Wednesday, October 30, 2013


"I got the pumpkins," I said lugging two orange gourds to the table.
"Okay," Mr Wonderful said looking up from his book.
"We're going to a carving party."
"It's going to be fun!"

As a kid, the best things about Halloween are dressing up and eating free candy. As an adult, the best things are: 1) Dressing up; 2) Eating free candy; and 3) Carving pumpkins!

Unfortunately, I was the only one in The House that thought so, which wasn't saying much since the only other person in the household was Mr. Wonderful.

"Remind me why people carve pumpkins," he said looking at the gourds as if they were foul-smelling skunks.
"It's tradition."
"Which doesn't make it right."
"Traditions are good."
"What about dressing in blackface?"

He did have a point. Some things that happened in the past should be left in the past. And people today should be smart enough to know what offensive things from the past should be forgotten and what good things from the past should be kept. Here's my short list: pumpkin carving should be remembered and celebrated.

Never having carved a pumpkin, Mr. Wonderful was not convinced. However through the power of promises of wine and free candy, I lured him to the carving party.

Our hostess provided homemade chili, carving tools and even patterns. She really outdid herself! While sipping wine and munching on candy, chips and salsa and that tasty chili, we hobnobbed with the other guests and learned that I had the most experience carving pumpkins. The reason was that my father had encouraged me to be good with a knife. Apparently he hoped I'd grow up to be a doctor, a surgeon or a ninja. Although I didn't choose a medical career, becoming a ninja is still a possibility.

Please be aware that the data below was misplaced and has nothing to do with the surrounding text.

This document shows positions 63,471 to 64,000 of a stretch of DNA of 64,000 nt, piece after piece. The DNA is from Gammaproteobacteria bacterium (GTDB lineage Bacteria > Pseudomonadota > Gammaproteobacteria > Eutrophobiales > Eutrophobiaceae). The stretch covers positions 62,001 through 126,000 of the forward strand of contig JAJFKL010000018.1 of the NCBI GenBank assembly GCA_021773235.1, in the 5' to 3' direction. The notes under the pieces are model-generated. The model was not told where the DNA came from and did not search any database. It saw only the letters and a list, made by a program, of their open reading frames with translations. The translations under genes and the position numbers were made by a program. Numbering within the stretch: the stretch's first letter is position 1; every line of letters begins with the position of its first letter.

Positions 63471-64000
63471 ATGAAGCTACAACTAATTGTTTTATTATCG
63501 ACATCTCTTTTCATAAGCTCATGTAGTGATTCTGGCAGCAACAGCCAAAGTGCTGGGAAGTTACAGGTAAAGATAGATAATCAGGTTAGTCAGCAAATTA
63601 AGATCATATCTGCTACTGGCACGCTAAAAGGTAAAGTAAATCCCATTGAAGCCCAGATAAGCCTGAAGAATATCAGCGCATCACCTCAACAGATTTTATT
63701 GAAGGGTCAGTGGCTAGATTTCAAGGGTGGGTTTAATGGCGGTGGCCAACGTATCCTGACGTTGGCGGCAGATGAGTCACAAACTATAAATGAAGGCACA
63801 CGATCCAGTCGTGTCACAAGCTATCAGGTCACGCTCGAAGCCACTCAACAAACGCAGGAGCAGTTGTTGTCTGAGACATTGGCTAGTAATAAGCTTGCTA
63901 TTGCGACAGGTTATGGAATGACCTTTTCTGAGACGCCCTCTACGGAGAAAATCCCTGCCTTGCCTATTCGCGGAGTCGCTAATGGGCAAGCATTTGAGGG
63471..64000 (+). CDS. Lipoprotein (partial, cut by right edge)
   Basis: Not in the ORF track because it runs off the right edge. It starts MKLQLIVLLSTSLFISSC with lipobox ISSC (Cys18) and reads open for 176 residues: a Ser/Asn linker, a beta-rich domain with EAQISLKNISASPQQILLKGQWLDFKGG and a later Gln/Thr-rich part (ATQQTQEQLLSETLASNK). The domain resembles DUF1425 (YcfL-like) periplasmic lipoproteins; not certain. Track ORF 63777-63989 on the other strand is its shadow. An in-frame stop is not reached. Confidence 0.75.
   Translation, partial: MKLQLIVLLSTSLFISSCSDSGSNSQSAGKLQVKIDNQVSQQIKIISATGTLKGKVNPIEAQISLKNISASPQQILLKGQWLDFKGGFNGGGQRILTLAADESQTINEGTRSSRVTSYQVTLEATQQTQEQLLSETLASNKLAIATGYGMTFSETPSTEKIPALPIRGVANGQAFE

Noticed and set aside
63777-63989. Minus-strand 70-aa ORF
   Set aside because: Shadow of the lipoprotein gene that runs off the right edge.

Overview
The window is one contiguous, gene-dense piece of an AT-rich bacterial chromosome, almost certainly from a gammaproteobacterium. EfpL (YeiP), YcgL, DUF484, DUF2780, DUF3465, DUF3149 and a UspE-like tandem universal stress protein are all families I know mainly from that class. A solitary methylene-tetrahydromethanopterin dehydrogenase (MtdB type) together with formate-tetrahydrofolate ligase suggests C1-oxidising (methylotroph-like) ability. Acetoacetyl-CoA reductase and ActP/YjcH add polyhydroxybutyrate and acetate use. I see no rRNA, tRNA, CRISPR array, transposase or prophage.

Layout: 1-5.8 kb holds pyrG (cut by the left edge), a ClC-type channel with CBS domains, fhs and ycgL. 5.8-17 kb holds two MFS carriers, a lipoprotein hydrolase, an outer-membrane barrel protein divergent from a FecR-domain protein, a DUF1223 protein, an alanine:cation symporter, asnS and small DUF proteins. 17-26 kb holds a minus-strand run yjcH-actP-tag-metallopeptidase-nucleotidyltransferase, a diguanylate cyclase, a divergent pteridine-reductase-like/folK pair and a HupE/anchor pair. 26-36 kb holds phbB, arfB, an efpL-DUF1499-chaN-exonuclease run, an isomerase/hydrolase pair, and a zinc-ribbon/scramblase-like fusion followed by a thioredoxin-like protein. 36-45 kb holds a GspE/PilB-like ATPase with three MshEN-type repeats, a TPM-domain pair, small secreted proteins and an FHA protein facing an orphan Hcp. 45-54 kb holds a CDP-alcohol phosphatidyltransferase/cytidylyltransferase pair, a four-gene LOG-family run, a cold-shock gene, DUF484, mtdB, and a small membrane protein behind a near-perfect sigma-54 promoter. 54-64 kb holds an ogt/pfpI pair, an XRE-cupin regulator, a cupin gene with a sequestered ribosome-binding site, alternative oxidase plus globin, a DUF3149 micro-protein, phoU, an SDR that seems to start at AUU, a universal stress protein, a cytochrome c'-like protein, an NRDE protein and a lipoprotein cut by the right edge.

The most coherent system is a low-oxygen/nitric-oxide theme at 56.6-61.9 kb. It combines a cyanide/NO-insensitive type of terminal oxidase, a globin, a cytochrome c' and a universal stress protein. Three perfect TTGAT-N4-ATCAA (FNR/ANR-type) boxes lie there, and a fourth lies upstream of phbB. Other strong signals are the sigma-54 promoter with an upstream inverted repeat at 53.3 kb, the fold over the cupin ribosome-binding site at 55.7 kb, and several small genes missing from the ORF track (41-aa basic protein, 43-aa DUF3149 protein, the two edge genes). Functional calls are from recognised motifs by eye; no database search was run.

Since I'd carved so many pumpkins in my day, I could carve the pumpkin of every person present in 6.6 seconds and bake the pumpkin seeds. I drew an outline on my orange globe and went to town on the carving. Meanwhile Mr. Wonderful cautiously picked up a pen and began to outline his pumpkin's face. While I cut delicate eyelashes into my pretty pumpkin's visage, he charged ahead carving his gourd with bold, Zorro-like strokes.

SWISH, SWISH, SWASH. I watched his face as he worked and it was covered in a broad smile.

"Let's see," I said before he spun his pumpkin toward us.
"Ahh!" Its fierce eyes, its toothy grin, everyone loved his carved pumpkin. In fact, his first try at carving was better than all the pumpkins I'd carved in my entire life--combined.  He was a natural with a knife.

As we left the party carrying our carved pumpkins I asked my spouse what he'd thought of the evening.
"It was fun," he said.
"Because it's a tradition worth keeping or you're actually a ninja in disguise?" He showed me the long blade of his knife and smiled.

My father would have been proud of him.